Google AdWords Optimisation is the process of tweaking and tuning an AdWords campaign to perform more efficiently. This is most frequently achieved by way of constant testing and refinement.
It can often take months to arrive at a well-performing, somewhat self-sufficient AdWords campaign. Even then, ongoing AdWords management will always be required.
That depends on how quickly you accrue statistics. The main bottleneck to making optimisation decisions is the lack of meaningful statistics. It’s dangerous to cut keywords or increase bids based on anecdotal evidence, so it’s important to ensure you’ve given the campaign enough time to run. Campaigns with higher budgets are generally easier to optimise in a short timeframe as they are able to more quickly accrue statistics.How long does Google AdWords optimisation take?
Why do I need to optimise my AdWords campaign?
Running a Google AdWords campaign isn’t simple. As much as Google tries to pitch that you can simply choose a few keywords and you’re good to go, the reality is that implementing an AdWords program in a successful and cost-effective manner is very complex.
The need for AdWords optimisation is the result of the need to adhere quite strictly to Google’s guidelines and policies regarding quality and relevant advertising.
What is the point of AdWords optimisation?
The actual goal of AdWords campaign optimisation is to:
- Increase number of qualified visitors
- Increase conversion rate
- Reduce cost-per-click
- Reduce cost-per-conversion
- Improve overall ROI
What does AdWords optimisation actually entail?
Some of the necessary methodologies and process generally regarded as part of the AdWords optimisation process.
Reviewing time-of-day reports to identify prime conversion time.Here are just a few of the recurring optimisation procedures:
- Reviewing search query reports daily with a fine-toothed comb.
- Continually adding negative keywords to combat irrelevant search queries.
- Implementing long-term ad copy split-testing.
- Identifying new keyword opportunities based on high-converters.
Can I optimise my own AdWords campaign?
Probably. If you’re a quick learner and you like to read lots, you could probably pick up the bare essentials in a night, the basics in a few weeks and a good working knowledge in a couple of months.
If you are interested in learning to manage and optimise your Google AdWords internally for your business, we’d be more than happy to assist with training and education.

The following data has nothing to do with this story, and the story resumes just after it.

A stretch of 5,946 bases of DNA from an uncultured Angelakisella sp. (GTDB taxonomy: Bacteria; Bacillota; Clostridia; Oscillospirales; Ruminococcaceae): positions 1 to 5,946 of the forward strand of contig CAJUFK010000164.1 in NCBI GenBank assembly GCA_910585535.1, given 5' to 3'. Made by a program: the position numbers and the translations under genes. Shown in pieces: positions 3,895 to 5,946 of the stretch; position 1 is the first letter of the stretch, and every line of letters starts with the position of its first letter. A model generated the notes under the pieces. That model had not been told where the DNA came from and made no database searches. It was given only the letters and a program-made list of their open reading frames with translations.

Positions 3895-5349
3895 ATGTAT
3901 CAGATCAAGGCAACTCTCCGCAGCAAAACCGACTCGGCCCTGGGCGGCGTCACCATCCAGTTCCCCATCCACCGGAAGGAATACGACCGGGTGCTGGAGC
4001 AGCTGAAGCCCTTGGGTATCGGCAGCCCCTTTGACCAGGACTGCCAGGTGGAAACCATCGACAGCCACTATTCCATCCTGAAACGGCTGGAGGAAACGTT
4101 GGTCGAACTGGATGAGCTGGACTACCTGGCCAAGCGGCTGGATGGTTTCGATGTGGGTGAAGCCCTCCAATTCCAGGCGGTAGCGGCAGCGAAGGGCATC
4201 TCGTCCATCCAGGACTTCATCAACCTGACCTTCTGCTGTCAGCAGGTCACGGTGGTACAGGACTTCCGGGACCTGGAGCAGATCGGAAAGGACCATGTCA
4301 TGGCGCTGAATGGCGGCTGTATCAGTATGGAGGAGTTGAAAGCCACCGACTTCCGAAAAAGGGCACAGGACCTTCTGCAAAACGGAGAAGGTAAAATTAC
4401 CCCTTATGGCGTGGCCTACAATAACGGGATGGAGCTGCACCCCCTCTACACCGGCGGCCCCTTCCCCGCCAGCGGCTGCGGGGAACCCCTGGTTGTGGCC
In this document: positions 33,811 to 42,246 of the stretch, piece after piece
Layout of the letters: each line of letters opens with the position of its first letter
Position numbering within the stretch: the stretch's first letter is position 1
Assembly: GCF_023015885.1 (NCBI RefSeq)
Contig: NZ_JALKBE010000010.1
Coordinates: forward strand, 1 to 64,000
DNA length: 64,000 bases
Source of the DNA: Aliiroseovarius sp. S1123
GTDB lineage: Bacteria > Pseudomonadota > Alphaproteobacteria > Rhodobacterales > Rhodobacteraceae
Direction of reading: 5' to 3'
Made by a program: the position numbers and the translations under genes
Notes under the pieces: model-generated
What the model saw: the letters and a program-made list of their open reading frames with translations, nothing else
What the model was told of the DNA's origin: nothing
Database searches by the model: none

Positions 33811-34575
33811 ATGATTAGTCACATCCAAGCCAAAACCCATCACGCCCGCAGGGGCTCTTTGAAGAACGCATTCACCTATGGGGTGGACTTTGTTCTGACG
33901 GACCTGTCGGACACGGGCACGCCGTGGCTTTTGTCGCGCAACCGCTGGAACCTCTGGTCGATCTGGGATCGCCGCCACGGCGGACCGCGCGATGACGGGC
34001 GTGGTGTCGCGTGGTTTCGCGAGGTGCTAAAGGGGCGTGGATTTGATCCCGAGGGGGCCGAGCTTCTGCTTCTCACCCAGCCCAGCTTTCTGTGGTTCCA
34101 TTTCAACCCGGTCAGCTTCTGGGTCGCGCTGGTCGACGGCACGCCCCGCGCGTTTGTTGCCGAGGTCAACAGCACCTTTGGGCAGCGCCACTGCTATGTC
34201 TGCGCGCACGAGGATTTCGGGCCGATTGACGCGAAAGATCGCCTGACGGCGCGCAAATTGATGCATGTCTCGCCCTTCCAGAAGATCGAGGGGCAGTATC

What are the bare essentials of AdWords optimisation?
Rule 1: It’s all about relevancy.
Prepare for a gross oversimplification: if your chosen keywords, ad copy and landing page are closely related, you should be okay. Don’t use keywords that you think might be relevant to your business. If it’s not clearly linked, skip it.
Rule 2: Use niche keywords.
If you sell furniture only, don’t use the keyword furniture. There are too many different intents that would result in that search query. Better keywords would be buy brown armchair online – it’s more specific, shows a better product knowledge level and contains buying intent.
Rule 3: Have a compelling offer.
Give customers a reason to click your ads. If you’re a carpet cleaner, it’s not enough to say “Carpet Steam Cleaning – Book Now!” You need an incentive, something like “Carpet Cleaning Special – 3 Rooms for $97” Obviously not suitable unless you’re a carpet cleaner, but you get the idea. These types of ads have been indisputably proven to have better click-through rates.
Are you guys any good at this?
We’d like to think so. Our team has collectively managed hundreds of AdWords campaigns for businesses in almost every industry you can think of. If it’s a product or service, it’s almost certain we’ve got experience advertising it on Google. We spend a ridiculous amount of time maintaining our knowledge of the platform and the industry to ensure we never become stale.
We invite you to make your own assessment. Give us a call and we’d be happy to provide an honest analysis and report about the current state of your Google AdWords campaign. If you don’t like what you hear, the worst case is you’ve gotten a free report and maybe learned a thing or two about AdWords. If you do like what you hear, we’d love to work together to help your business advertise on Google effectively and efficiently.